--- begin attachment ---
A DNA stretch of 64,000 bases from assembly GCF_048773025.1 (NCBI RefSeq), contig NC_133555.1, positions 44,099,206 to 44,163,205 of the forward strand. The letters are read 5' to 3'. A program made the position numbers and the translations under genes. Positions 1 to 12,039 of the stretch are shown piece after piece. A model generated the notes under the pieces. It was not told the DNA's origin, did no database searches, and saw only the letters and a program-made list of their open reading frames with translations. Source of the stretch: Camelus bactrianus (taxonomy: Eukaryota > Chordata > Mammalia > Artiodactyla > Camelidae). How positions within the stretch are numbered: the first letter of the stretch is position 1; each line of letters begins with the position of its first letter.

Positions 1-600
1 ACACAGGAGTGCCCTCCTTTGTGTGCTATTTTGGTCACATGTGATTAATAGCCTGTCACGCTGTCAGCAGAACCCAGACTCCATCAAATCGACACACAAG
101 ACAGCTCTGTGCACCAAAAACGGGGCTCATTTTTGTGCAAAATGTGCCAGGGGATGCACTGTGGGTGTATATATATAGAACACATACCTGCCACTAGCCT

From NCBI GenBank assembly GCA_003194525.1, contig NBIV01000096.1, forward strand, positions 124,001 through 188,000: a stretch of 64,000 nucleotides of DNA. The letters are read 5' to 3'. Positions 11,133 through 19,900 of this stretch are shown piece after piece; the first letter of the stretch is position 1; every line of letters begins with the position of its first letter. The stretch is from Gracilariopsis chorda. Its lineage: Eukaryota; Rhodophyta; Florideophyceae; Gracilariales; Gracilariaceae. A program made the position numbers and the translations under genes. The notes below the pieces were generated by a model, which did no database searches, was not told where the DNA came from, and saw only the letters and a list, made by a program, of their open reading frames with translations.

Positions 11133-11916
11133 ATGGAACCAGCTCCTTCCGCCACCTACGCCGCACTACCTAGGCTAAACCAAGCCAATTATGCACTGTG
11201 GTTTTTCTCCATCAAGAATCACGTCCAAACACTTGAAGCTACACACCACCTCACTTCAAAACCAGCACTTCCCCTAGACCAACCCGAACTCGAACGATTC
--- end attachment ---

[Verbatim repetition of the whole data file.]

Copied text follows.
A DNA stretch of 64,000 bases from assembly GCF_048773025.1 (NCBI RefSeq), contig NC_133555.1, positions 44,099,206 to 44,163,205 of the forward strand. The letters are read 5' to 3'. A program made the position numbers and the translations under genes. Positions 1 to 12,039 of the stretch are shown piece after piece. A model generated the notes under the pieces. It was not told the DNA's origin, did no database searches, and saw only the letters and a program-made list of their open reading frames with translations. Source of the stretch: Camelus bactrianus (taxonomy: Eukaryota > Chordata > Mammalia > Artiodactyla > Camelidae). How positions within the stretch are numbered: the first letter of the stretch is position 1; each line of letters begins with the position of its first letter.

Positions 1-600
1 ACACAGGAGTGCCCTCCTTTGTGTGCTATTTTGGTCACATGTGATTAATAGCCTGTCACGCTGTCAGCAGAACCCAGACTCCATCAAATCGACACACAAG
101 ACAGCTCTGTGCACCAAAAACGGGGCTCATTTTTGTGCAAAATGTGCCAGGGGATGCACTGTGGGTGTATATATATAGAACACATACCTGCCACTAGCCT

From NCBI GenBank assembly GCA_003194525.1, contig NBIV01000096.1, forward strand, positions 124,001 through 188,000: a stretch of 64,000 nucleotides of DNA. The letters are read 5' to 3'. Positions 11,133 through 19,900 of this stretch are shown piece after piece; the first letter of the stretch is position 1; every line of letters begins with the position of its first letter. The stretch is from Gracilariopsis chorda. Its lineage: Eukaryota; Rhodophyta; Florideophyceae; Gracilariales; Gracilariaceae. A program made the position numbers and the translations under genes. The notes below the pieces were generated by a model, which did no database searches, was not told where the DNA came from, and saw only the letters and a list, made by a program, of their open reading frames with translations.

Positions 11133-11916
11133 ATGGAACCAGCTCCTTCCGCCACCTACGCCGCACTACCTAGGCTAAACCAAGCCAATTATGCACTGTG
11201 GTTTTTCTCCATCAAGAATCACGTCCAAACACTTGAAGCTACACACCACCTCACTTCAAAACCAGCACTTCCCCTAGACCAACCCGAACTCGAACGATTC